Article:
HC Deb 05 December 1946 vol 431 c629

Motion made, and Question proposed, "That the Clause stand part of the Bill."

Mr. Eccles

I think this Clause wants looking at. As I understand it, if the Treasury find that somebody owed a sum of money in another country, and his debtor said, "Take this house in exchange for the debt", the Treasury can seize the house and give the creditor whatever sum they like for that property. Very often a debtor parts with some property to settle his debt, and that property is in a bad state. It may not be sold there and then. Why should the Treasury have the power to take it over at their own valuation at once? I think it necessary to know that in administering the Clause the Treasury will have due consideration to the particular piece of property the debtor is being given, and whether it is right to sell at once. Otherwise, we might find, not only that the man would get less than his debt, but the country would suffer, if an intelligent view were not taken.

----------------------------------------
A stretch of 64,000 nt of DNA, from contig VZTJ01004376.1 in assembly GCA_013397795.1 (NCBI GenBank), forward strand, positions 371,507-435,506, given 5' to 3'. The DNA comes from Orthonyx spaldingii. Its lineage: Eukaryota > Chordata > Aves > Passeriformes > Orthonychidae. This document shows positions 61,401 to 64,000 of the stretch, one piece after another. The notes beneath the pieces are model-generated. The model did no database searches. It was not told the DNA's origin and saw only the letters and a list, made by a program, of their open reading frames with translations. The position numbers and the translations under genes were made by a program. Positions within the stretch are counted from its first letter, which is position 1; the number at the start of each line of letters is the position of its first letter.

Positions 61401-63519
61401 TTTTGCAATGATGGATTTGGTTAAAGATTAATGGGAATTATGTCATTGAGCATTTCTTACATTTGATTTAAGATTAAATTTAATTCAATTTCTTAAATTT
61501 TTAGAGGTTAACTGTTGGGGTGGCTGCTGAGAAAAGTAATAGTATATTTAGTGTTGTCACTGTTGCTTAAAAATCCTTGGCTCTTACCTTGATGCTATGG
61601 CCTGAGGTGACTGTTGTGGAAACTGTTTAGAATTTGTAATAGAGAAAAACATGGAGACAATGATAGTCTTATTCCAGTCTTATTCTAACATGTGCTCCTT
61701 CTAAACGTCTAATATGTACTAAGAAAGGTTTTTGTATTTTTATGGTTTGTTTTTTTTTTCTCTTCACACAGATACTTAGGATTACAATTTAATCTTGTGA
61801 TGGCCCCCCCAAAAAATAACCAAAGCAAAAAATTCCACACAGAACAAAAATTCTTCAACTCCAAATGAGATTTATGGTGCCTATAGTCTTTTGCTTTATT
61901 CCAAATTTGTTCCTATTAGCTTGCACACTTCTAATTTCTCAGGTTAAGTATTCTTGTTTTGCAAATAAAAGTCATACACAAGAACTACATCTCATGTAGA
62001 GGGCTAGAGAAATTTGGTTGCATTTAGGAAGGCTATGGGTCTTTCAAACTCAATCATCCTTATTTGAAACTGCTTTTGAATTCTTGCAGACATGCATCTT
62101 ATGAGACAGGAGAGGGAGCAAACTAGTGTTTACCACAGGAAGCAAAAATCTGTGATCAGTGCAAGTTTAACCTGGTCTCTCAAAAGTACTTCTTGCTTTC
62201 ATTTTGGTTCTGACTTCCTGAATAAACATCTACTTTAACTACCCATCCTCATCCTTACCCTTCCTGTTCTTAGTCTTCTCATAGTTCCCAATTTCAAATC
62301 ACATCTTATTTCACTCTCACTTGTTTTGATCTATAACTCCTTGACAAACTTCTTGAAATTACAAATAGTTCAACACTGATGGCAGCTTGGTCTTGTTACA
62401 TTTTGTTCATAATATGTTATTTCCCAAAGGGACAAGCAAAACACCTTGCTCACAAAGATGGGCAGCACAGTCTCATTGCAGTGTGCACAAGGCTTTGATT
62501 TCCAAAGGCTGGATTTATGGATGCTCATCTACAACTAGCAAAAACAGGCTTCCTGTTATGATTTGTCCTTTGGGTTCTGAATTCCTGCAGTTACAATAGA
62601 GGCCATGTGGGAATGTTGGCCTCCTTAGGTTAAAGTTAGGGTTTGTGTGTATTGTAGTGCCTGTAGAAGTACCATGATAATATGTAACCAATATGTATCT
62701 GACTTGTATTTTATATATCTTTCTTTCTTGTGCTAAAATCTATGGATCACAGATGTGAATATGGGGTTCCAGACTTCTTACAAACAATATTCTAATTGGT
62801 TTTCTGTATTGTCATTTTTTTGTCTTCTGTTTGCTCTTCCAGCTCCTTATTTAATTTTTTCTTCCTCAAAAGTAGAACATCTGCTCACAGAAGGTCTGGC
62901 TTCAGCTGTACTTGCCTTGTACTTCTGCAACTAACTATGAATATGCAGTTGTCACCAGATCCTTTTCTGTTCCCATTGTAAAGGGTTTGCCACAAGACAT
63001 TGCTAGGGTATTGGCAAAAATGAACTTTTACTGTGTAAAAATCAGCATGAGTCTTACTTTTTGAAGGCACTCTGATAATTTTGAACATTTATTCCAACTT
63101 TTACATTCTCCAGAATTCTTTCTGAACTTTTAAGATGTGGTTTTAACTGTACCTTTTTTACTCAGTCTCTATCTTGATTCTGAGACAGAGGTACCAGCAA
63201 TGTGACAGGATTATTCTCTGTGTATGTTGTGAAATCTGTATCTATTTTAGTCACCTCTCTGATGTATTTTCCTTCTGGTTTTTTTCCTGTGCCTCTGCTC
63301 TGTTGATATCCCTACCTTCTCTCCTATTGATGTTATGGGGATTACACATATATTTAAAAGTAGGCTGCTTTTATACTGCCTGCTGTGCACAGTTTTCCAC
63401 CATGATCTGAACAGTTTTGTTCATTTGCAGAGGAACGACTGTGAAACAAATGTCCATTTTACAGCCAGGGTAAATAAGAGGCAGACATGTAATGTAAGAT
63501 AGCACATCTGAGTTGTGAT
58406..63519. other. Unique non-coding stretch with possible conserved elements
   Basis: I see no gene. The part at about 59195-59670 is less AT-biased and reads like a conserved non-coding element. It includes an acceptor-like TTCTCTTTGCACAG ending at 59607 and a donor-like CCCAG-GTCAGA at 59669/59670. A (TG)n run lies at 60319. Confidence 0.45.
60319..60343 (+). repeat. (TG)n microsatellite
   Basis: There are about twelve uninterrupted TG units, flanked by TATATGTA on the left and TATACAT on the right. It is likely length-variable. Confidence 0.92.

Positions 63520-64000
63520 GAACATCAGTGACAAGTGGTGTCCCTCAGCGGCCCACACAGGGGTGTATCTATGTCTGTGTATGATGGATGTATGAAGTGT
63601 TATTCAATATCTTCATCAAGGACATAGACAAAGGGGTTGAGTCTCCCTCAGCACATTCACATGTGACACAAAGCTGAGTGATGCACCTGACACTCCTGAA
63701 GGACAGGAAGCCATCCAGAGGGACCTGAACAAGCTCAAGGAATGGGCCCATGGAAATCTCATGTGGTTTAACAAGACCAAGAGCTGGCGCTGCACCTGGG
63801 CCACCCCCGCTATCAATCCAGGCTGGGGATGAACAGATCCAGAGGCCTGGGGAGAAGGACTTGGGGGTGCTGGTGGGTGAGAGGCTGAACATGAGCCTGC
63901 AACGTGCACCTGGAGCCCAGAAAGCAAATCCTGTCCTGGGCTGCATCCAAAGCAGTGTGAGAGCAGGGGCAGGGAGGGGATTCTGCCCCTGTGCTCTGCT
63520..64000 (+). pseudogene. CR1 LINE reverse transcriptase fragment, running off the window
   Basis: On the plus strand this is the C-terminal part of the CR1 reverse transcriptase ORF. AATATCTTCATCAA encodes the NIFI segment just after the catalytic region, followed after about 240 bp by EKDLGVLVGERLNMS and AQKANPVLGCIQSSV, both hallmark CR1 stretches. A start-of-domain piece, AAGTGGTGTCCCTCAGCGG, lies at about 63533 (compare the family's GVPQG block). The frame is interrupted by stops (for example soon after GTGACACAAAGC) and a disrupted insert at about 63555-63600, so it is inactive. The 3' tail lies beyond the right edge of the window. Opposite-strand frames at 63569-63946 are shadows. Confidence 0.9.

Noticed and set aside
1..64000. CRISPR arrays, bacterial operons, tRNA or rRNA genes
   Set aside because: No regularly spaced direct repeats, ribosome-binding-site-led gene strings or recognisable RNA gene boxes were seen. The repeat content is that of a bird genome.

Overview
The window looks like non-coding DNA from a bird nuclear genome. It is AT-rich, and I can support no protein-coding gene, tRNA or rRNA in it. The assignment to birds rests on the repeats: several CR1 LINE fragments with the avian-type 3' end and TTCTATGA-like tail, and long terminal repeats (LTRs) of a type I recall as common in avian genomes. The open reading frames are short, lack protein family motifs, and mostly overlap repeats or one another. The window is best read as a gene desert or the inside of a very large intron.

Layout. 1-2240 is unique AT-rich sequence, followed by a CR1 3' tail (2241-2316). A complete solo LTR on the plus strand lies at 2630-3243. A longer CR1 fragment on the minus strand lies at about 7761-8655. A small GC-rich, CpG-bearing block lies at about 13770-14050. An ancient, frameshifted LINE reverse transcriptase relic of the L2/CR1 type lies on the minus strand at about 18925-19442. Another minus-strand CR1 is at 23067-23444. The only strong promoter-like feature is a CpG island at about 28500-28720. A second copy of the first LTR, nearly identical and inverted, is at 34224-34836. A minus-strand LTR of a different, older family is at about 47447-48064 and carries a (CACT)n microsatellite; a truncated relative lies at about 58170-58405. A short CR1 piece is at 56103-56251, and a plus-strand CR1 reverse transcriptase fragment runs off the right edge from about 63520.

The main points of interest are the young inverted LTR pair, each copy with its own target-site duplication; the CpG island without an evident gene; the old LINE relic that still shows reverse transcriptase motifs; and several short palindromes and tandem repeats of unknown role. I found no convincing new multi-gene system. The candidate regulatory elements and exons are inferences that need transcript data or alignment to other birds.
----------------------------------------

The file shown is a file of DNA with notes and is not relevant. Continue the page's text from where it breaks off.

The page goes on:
The Solicitor-General

I can give the assurance for which the hon. Member asks, that in disposing of any asset taken over the Treasury will act reasonably in the matter, not to incur any avoidable loss.

Question put, and agreed to.

Clause ordered to stand part of the Bill.